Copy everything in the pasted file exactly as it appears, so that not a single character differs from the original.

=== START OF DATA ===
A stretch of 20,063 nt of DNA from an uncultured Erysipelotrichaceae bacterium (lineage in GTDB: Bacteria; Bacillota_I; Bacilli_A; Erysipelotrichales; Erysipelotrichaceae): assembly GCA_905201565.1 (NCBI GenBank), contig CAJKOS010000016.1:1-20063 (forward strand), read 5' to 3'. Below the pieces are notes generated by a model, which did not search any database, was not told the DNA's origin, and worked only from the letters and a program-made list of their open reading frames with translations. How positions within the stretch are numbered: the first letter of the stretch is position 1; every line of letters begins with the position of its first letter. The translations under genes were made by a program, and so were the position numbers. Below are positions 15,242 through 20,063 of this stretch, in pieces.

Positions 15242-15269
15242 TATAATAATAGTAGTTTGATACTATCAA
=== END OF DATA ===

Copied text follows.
A stretch of 20,063 nt of DNA from an uncultured Erysipelotrichaceae bacterium (lineage in GTDB: Bacteria; Bacillota_I; Bacilli_A; Erysipelotrichales; Erysipelotrichaceae): assembly GCA_905201565.1 (NCBI GenBank), contig CAJKOS010000016.1:1-20063 (forward strand), read 5' to 3'. Below the pieces are notes generated by a model, which did not search any database, was not told the DNA's origin, and worked only from the letters and a program-made list of their open reading frames with translations. How positions within the stretch are numbered: the first letter of the stretch is position 1; every line of letters begins with the position of its first letter. The translations under genes were made by a program, and so were the position numbers. Below are positions 15,242 through 20,063 of this stretch, in pieces.

Positions 15242-15269
15242 TATAATAATAGTAGTTTGATACTATCAA